These past two years we have seen attacks made on women's reproductive health care, including invasive ultra-sounds and keeping them from contraception. Is this not also a form of violence that could be seen as a form of genocide?
The God who came to us in Jesus Christ, and offered his life on the Cross and rose again from the dead, is not a God of discrimination. Nor does God condone violence and oppression as if it were commissioned or ordained by Divine Law. What is written in the Hebrew Scriptures came from a time when people believed that God was a wrathful being. In recent years, we have come to understand that the Bible is full of words and events authored by imperfect people, describing events and interpretations from a culture and time far removed from our own. The truths contained there are limited, but not totally irrelevant from those of our own time. They are not blue prints for the future. They are full of lessons we all have yet to learn.
Christians who know that we are redeemed by God in Christ, have a responsibility to proclaim salvation for all humankind. A salvation bought with the price of the blood of Christ. A blood that cleanses us from sin and gives us the power of the Holy Spirit to sanctify us and the world in which we live. We have only to continue our work as witnesses to God's transforming grace by which a world filled with darkness and violence, becomes a world with the Light of Jesus Christ and the peace that the world cannot give.
The prevention of violence and religious based oppression and hatred begins with knowing that God loves and embraces us all. Without exception. God's love shown in the Incarnate Word calls and commands us to embrace one another without exception. May it be so.
Almighty God, our Refuge and our Rock, your loving care knows no bounds and embraces all the peoples of the earth: Defend and protect those hwo fall victim to the forces of evil, and as we remember this day those who endured depredation and death because of who they were, not because of what they had doneor failed to do, give us the courage to stand against hatred and oppression, and seek the dignity and well-being of all for the sake of our Savior Jesus Christ, in whom you have reconciled the world to yourself; and who lives and reigns with you and the Holy Spirit, one God, now and for ever. Amen. (HWHM, p. 343).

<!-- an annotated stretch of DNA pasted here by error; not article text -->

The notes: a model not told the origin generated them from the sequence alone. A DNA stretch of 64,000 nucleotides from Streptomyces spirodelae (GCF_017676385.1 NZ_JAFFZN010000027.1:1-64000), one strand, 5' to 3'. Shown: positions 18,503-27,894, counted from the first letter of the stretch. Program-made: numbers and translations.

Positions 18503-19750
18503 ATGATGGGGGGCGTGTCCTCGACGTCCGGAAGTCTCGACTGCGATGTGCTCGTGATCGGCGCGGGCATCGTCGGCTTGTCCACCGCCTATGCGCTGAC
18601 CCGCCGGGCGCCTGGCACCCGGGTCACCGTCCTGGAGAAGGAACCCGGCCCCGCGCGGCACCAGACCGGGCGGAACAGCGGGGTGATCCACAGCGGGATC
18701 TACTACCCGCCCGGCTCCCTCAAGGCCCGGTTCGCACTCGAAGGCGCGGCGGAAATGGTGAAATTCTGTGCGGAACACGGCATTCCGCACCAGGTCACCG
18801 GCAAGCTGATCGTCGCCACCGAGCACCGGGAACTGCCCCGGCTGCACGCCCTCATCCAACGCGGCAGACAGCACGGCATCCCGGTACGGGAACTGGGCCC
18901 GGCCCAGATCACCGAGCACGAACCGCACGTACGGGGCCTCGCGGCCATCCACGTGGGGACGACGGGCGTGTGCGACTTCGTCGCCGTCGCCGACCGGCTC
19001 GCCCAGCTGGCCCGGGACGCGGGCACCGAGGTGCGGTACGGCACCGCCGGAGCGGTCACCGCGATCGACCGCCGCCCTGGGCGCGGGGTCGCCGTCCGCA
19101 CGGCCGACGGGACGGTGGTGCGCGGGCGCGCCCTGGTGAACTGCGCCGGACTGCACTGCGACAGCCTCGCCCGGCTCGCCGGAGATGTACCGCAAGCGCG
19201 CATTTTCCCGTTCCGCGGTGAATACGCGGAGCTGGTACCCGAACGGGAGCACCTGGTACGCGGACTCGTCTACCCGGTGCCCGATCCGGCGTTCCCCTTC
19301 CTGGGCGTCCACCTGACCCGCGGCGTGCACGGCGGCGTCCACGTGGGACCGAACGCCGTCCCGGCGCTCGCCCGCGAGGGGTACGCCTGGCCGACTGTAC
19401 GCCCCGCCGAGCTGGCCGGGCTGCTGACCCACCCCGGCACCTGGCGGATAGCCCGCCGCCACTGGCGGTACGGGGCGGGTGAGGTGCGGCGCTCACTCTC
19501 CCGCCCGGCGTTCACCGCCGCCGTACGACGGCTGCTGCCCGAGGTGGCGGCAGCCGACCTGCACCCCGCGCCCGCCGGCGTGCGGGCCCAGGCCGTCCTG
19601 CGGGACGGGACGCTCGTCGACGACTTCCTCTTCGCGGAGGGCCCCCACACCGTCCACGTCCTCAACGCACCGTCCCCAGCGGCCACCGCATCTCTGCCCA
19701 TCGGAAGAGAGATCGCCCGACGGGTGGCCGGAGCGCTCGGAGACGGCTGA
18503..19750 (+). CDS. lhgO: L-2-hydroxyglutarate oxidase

O God, you made us in your own image and redeemed us
through Jesus your Son: Look with compassion on the whole
human family; take away the arrogance and hatred which
infect our hearts; break down the walls that separate us;
unite us in bonds of love; and work through our struggle and
confusion to accomplish your purposes on earth; that, in
your good time, all nations and races may serve you in
harmony around your heavenly throne; through Jesus Christ
our Lord. Amen. (Prayer for the Human Family, Book of Common Prayer, p. 815).
Look with pity, O heavenly Father, upon the people in this
land who live with injustice, terror, disease, and death as
their constant companions. Have mercy upon us. Help us to
eliminate our cruelty to these our neighbors. Strengthen those
who spend their lives establishing equal protection of the law
and equal opportunities for all. And grant that every one of
us may enjoy a fair portion of the riches of this land; through
Jesus Christ our Lord. Amen. (Prayer for the Oppressed, Book of Common Prayer, p. 826).